- Active project
Growing marine ecotourism
Developing marine ecotourism that embraces regenerative principles and supports a blue economy.
|Simon Milne (AUT) & Chris Rosin (Lincoln University)||December 2020 – July 2023||$500,000|
Before Covid-19, tourism contributed 9.8% GDP, $40.9 billion and 14.4% national employment (StatsNZ, 2019). While Covid-19 has diminished the country’s most valuable export sector (tourism), it is also a catalyst to develop more sustainable experiences.
Our extensive coastline and unique marine environment places Aotearoa New Zealand in an excellent position to develop marine ecotourism that embraces sustainability/regenerative principles and supports a blue economy. But our understanding of marine ecotourism and how it connects to the blue economy is lacking. Marine ecotourism is an area often overlooked by policy makers and the connections to the spiritual, cultural, social, environmental, and economic well-being of communities is largely unexplored.
To develop marine ecotourism activity that embraces sustainability/regeneration and supports a blue economy, we need to understand where we are now, where we want to go, and how we will get there.
Drawing on mātauranga Māori, this project aims to develop marine ecotourism from low impact ecosystem-based management (EBM) principles. We are using innovative approaches to identify, investigate, and achieve the desired outcomes. Key to this is forming a network that enables cross-sectoral learning and can drive and enact change.
We are working in partnership with iwi, industry, government and community, to:
- establish a baseline of marine ecotourism activity
- co-create an actionable definition
- construct collaborative measures for ‘success’ and test this in North and South Island case studies.
This research will include wānanga with case communities and mātauranga experts in factors that contribute to te Taiao, and participation in existing marine ecotourism activities. An iterative process of adaption and collaboration across sectors and cultures will enable knowledge exchange and learning to develop tools and frameworks that support the development of marine ecotourism.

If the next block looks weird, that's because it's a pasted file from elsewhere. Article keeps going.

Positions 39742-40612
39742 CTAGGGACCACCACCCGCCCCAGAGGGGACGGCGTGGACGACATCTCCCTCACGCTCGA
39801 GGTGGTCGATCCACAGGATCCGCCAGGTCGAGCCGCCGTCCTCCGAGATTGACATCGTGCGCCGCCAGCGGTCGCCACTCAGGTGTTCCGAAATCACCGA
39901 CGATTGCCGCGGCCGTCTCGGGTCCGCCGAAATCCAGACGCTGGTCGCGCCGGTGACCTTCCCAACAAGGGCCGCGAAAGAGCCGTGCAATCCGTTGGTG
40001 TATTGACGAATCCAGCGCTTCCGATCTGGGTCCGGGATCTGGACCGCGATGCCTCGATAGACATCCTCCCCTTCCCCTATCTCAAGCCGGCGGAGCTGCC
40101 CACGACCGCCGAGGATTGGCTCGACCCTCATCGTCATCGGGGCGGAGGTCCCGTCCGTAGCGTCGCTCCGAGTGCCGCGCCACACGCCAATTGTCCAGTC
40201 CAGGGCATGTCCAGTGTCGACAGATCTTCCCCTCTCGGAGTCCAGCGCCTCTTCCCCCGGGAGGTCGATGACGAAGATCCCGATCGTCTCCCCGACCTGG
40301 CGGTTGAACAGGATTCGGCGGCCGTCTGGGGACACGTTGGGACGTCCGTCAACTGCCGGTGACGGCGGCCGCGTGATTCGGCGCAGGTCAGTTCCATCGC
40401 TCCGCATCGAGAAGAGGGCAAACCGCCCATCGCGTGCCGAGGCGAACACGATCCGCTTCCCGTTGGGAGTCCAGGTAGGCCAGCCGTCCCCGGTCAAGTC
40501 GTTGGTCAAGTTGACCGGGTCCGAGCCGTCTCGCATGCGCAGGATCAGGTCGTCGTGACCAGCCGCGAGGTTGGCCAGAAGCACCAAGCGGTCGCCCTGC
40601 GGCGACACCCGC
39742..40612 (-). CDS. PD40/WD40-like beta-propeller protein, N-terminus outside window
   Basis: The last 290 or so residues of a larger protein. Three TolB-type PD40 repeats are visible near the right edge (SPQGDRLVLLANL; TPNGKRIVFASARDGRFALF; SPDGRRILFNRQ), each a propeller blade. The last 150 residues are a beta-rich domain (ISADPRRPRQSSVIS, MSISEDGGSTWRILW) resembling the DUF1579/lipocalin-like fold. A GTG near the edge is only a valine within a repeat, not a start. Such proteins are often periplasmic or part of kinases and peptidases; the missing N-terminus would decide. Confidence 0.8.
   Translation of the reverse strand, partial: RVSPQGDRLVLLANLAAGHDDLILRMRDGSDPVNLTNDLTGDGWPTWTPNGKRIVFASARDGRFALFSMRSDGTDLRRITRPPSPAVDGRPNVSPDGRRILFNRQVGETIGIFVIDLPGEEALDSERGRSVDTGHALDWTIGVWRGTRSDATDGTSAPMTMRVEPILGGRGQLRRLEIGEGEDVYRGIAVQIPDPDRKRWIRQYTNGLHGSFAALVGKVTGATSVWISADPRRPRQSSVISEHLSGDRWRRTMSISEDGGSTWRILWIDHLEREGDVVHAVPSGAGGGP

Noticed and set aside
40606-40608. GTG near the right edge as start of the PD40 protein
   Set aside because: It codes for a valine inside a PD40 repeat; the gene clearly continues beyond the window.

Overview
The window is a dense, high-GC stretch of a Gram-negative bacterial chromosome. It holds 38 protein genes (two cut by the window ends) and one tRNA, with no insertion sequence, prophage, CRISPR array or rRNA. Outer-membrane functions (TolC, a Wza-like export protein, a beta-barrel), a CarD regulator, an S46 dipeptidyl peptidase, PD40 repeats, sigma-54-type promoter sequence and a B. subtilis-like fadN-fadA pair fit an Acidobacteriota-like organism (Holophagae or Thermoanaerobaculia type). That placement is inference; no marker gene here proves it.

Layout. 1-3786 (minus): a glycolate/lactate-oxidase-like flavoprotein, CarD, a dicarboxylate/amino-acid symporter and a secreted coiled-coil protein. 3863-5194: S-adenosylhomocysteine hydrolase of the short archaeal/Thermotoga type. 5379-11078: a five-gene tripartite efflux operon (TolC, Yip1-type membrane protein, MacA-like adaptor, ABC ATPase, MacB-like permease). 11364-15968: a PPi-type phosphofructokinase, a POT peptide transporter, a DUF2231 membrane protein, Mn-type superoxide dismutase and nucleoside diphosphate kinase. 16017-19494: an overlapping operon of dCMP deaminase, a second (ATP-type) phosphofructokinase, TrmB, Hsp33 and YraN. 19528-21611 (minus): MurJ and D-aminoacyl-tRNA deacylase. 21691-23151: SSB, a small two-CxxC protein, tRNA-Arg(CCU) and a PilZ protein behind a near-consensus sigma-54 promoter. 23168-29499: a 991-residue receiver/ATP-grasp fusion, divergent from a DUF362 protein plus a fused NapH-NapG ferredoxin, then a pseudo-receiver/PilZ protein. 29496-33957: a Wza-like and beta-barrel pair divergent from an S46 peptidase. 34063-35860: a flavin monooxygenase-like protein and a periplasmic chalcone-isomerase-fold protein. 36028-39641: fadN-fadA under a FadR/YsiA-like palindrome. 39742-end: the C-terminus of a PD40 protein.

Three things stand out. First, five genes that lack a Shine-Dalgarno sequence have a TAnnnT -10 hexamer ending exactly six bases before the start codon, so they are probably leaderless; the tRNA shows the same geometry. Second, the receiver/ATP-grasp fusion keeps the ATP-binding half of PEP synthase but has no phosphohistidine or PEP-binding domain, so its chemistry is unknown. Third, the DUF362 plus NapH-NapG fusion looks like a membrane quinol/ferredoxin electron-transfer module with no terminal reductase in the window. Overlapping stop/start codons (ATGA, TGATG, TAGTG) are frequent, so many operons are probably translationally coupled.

Simon Milne (AUT)
Chris Rosin (Lincoln University)
Keri-Anne Wikitera (AUT)
Carolyn Deuchar (AUT)
Joanna Fountain (Lincoln University)
Helen Fitt (Lincoln University)
Eilidh Thorburn (AUT)
Covid-19, integrity and ‘blue washing’ – marine ecotourism operators share their thoughts and concerns for the future - 14 December 2021
Marine ecotourism is supporting tourism industry to build back better - 30 November 2021
This is a national project.
Present - June 2021Establish baselines for marine ecotourism in NZ, including: definition of marine ecotourism, a stocktake of activities & dataset of operators
June 2021Mid-way review
December 2021Marine and coastal ecotourism - national and regional picture (baseline report)
Part 1: Operator database and map
Part 2: Operator survey and interviews
August 2022Guidance informed by case study insights and lessons that can be scaled to different places
November 2022Frameworks/indicators to measure successful marine ecotourism
December 2022Policy recommendations to guide improvements at national, regional and local scales